I Don’t Do Mow

The other day I drove past my rental house and discovered that my tenants had worked wonders with the yard. Not only was the lawn mowed, but there were pretty flowers in pots on the front stoop, little fences around various plantings, and questionably tasteful yet charming lawn art here and there. In the back, they had placed a few tables and chairs with cheerful little umbrellas.

In other words, they’re taking much better care of the place than I did when I lived there. It kind of feels like I won the lottery. I don’t ever want them to leave.

And as the cherry on top of the yardwork sundae, I have married a man who actually enjoys mowing the lawn! That, in and of itself, makes him quite a catch, even though it’s a tendency I can’t relate to at all. He says he likes the mindless physicality of it, and takes pride in how beautiful things look afterward. I’m glad he isn’t into toxic chemicals to make the grass even greener. That we agree on. So more power to him, I say.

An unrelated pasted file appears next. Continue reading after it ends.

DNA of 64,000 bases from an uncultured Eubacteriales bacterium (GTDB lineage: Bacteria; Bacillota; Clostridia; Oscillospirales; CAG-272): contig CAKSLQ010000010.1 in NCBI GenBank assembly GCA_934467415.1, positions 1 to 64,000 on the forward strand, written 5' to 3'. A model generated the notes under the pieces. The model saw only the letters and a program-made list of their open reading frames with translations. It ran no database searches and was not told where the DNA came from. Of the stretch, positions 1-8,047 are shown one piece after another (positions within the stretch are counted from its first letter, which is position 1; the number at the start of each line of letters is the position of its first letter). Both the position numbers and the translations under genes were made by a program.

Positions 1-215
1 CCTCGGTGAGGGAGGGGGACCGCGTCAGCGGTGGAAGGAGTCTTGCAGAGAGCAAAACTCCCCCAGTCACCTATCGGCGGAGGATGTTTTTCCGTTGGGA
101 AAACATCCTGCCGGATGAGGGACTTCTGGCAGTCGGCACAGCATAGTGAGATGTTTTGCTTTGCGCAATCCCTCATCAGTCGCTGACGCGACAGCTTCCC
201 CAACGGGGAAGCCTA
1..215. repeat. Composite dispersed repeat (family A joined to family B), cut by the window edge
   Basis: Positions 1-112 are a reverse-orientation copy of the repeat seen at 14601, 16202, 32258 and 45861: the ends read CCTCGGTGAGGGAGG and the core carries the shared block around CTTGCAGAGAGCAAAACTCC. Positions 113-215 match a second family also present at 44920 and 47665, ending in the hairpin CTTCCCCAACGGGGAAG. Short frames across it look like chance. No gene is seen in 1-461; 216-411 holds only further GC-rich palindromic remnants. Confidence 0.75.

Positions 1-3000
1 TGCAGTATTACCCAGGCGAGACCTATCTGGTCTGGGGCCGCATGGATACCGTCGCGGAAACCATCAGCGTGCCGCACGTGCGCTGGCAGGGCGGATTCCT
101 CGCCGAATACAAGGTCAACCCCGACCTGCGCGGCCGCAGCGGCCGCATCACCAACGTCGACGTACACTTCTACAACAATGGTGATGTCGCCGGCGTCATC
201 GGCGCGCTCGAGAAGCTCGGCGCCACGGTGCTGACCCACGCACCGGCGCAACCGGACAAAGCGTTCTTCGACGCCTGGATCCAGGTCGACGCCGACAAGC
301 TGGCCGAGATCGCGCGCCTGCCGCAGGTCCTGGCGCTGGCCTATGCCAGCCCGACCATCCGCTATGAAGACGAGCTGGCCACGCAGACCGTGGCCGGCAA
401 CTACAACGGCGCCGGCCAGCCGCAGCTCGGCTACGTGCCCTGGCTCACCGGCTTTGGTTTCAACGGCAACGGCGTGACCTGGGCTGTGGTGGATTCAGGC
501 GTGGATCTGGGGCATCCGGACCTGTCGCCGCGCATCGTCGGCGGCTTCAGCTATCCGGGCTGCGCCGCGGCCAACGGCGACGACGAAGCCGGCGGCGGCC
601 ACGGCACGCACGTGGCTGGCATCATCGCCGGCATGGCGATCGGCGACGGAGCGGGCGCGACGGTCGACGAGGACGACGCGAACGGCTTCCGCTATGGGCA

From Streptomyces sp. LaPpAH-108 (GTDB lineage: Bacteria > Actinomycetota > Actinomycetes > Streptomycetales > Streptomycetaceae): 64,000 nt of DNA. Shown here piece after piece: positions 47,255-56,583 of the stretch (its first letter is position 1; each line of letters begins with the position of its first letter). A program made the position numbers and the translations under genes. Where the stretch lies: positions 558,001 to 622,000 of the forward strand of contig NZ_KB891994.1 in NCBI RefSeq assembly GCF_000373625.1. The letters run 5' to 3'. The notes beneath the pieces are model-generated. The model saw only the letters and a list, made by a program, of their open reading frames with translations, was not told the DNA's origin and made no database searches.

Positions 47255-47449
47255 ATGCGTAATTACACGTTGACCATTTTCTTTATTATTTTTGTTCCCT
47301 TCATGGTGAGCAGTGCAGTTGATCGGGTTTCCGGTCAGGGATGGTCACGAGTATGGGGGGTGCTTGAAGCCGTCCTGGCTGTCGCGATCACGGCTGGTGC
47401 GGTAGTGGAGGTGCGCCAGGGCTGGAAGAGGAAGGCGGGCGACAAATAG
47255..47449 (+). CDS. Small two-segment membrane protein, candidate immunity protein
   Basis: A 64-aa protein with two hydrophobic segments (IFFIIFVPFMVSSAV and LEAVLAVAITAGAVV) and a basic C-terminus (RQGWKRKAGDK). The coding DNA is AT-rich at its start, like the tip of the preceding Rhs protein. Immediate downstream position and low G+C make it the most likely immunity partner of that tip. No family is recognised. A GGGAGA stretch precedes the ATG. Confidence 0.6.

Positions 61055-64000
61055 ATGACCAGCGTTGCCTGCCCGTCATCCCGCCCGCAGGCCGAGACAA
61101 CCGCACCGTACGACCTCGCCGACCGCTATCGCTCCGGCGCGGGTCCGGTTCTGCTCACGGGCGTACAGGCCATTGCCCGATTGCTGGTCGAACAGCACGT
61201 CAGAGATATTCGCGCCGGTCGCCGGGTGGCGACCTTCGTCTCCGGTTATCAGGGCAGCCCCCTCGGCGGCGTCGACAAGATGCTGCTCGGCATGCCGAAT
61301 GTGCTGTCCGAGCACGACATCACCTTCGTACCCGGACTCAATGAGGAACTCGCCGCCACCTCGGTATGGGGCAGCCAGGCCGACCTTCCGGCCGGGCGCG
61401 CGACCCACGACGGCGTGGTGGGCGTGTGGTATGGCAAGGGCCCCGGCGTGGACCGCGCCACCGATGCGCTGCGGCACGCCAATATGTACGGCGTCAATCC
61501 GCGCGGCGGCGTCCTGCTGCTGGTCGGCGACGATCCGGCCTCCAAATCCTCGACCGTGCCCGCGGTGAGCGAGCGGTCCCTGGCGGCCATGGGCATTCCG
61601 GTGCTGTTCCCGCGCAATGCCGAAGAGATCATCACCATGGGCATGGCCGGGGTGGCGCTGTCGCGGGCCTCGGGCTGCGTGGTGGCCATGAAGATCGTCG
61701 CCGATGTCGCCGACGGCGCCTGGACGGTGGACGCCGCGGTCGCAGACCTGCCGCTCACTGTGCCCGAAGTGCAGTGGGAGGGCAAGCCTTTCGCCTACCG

Personally, I can think of no bigger waste of time than mowing. Manicured lawns are a foible that has been visited upon us by the French. It’s not what our yards want to do with themselves, and no one should have to put so much work into keeping up appearances. We mow to follow rules that we’ve imposed upon ourselves. Nature could care less about our stinking rules.

I think all yards should have native plantings. I think if we all were to xeriscape, the planet would be in much better shape. So much water is wasted on lawns, and so much damage is done when we fertilize them.

I think we should all plant fruit trees and let the neighbors help themselves. I think we should have vegetable gardens to teach our children what real food is supposed to taste like. I also think weeds have as much right to exist as anything else. I want rabbits to want to hang out in my yard.

In the first house I owned, I planted confederate ivy in the front instead of grass. I never watered it. I never did anything to it, other than occasionally cut it back so it wouldn’t choke the sidewalk and cause a tripping hazard. I lived there for 23 years.